There’s only one thing certain in life, and that's death, or at least that’s what the popular saying states. Just as breathing, eating, or sleeping, the concept of death accompanies us in our everyday life. Just like the opening credits of that hideous yet captivating TV show, 1000 Ways to Die, say, “Every day we fight a new war against germs, toxins, injury, illness, catastrophe, and calamity. The fact that we survive at all is a miracle..." And this is absolutely true. We’ve grown to fear that inevitable doom, and still, we've developed a fascination for it. That’s the whole essence of the show. You know it’s terrible, but you just can’t stop looking. Throughout the article, we’ll present you with 8 current sculptors whose creations delve into the depths of the macabre.
Our fascination for the macabre has been around since ancient times. It has been explored by art, literature, and religion so much that even during the Middle Ages it became a common allegory or motif called Danse Macabre or Dance of the Death. This regular theme or genre consisted in a personification of Death dancing among relevant or representative figures of society (like priests, kings, villagers, soldiers, etc), generally in a cemetery, to remind people of their ephemeral existence.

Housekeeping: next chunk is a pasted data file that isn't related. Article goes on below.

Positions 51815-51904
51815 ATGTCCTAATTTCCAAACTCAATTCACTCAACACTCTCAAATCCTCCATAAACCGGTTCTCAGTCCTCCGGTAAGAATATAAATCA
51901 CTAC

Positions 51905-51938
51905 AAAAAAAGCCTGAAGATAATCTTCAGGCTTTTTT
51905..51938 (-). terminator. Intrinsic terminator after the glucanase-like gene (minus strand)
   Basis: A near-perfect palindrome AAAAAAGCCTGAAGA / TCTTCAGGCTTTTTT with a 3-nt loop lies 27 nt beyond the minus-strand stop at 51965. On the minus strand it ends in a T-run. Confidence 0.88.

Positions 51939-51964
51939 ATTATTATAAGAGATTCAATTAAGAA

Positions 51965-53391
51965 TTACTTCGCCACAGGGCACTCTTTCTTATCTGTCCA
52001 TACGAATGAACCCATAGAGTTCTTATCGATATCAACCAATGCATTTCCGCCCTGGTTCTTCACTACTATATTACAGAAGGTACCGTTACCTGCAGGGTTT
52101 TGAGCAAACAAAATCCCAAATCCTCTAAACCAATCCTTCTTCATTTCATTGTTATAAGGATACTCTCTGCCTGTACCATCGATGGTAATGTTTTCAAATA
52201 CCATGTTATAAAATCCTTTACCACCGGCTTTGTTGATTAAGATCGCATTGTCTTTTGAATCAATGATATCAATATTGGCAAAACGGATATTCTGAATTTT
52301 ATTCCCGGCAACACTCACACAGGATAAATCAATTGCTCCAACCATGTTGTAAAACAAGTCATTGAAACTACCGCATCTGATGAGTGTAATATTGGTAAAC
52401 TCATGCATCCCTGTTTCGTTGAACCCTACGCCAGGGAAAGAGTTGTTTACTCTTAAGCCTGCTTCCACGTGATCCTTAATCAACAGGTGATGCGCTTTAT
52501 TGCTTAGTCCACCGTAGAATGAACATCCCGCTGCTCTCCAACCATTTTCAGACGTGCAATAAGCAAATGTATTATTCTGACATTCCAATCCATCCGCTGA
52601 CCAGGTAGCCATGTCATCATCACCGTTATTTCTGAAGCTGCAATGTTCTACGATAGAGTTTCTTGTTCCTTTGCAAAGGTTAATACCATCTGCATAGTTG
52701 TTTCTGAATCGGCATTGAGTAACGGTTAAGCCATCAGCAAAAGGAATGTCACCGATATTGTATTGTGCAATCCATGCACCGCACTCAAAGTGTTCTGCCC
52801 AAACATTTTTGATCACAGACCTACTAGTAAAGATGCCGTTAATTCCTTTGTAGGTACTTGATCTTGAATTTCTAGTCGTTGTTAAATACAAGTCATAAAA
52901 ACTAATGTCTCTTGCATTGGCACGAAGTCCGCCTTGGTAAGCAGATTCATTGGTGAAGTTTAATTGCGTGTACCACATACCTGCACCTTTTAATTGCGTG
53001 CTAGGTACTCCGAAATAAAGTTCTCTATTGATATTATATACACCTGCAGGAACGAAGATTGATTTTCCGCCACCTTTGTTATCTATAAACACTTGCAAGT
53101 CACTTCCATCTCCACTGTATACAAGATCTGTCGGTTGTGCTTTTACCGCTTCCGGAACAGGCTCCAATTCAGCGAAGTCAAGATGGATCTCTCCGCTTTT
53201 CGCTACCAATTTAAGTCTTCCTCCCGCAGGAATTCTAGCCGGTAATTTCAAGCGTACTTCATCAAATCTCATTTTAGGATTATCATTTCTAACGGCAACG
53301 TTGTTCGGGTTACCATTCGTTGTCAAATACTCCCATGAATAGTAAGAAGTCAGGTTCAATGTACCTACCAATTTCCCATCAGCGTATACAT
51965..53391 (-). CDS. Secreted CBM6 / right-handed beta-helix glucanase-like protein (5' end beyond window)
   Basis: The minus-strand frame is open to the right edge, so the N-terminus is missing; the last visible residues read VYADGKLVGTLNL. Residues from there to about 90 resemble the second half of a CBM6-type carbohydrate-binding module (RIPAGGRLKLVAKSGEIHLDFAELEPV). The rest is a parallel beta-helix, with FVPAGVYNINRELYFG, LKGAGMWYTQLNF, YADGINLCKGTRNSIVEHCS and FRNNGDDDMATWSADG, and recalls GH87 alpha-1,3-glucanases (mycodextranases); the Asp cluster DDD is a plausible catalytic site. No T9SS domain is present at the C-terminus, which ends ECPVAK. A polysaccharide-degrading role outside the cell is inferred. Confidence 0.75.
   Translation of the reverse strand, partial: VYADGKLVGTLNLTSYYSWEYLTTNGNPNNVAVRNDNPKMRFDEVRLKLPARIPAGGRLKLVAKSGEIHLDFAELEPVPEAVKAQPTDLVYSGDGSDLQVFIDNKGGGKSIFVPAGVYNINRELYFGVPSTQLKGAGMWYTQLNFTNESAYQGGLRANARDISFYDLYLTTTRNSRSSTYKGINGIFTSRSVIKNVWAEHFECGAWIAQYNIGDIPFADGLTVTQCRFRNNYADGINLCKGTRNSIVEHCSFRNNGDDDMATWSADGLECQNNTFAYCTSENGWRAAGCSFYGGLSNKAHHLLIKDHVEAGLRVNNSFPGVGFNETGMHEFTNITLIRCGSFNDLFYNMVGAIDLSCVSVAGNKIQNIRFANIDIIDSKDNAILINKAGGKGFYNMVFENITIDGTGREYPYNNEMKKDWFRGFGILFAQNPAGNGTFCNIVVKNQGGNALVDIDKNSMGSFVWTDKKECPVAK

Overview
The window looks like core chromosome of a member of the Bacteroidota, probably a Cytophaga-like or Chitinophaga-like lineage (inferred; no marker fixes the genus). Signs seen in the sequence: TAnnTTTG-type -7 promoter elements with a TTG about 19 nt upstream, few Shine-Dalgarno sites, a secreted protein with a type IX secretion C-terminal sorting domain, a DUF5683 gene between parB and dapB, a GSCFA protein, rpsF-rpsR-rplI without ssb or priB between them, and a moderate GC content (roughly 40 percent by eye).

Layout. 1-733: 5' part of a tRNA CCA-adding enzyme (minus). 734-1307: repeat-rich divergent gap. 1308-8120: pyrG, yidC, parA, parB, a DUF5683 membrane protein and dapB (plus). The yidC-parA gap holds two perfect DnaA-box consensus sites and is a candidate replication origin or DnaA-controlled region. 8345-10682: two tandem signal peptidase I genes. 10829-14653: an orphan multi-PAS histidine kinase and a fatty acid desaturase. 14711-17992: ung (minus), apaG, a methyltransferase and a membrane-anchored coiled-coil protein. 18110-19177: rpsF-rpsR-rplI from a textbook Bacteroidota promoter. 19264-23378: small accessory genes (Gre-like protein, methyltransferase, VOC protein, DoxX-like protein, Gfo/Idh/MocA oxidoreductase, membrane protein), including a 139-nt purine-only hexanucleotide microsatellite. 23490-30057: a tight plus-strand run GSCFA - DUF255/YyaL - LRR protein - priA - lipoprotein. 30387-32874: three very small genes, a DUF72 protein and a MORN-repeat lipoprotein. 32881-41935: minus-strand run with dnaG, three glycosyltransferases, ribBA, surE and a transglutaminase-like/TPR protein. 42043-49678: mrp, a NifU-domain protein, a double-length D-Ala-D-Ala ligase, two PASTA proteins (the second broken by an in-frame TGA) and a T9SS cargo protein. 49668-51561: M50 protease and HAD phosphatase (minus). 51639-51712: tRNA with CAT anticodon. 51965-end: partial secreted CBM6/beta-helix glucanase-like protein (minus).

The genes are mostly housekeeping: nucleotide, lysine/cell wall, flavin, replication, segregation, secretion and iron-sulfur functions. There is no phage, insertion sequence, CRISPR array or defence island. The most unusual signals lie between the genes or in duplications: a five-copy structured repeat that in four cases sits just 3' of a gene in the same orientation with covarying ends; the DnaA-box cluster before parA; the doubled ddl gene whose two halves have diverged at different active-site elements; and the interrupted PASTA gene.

This dance belongs to the also quite old tradition of the memento mori, whose literal translation from Latin is “remember you’ll die.” So, following that idea, do we still use the word "macabre" in that same context? Do macabre artists create their works to remind the spectator of their unavoidable doom? I think the answers to these question are yes and no at the same time. Perhaps the intentions of these works are not precisely the same, but in a way, they do remind us of that certainty. Just think about the reason why we make art.
We use art to express our deepest and most intricate desires and emotions. Art has been the main tool to document and understand everything surrounding us. Even since those primitive times, human beings have used the different artistic disciplines to show their concerns and visions of the world. In the same way that artists choose to depict life or love, death is and will always be another protagonist in art. The macabre nowadays not only focuses on the personification of death, but it also goes a bit further than that. Now, we consider macabre everything related to gore, horror, and even to creepiness. It’s the ghastly and the eerie that, without being as evident as the original Danse Macabre, still remind us of our expiration date.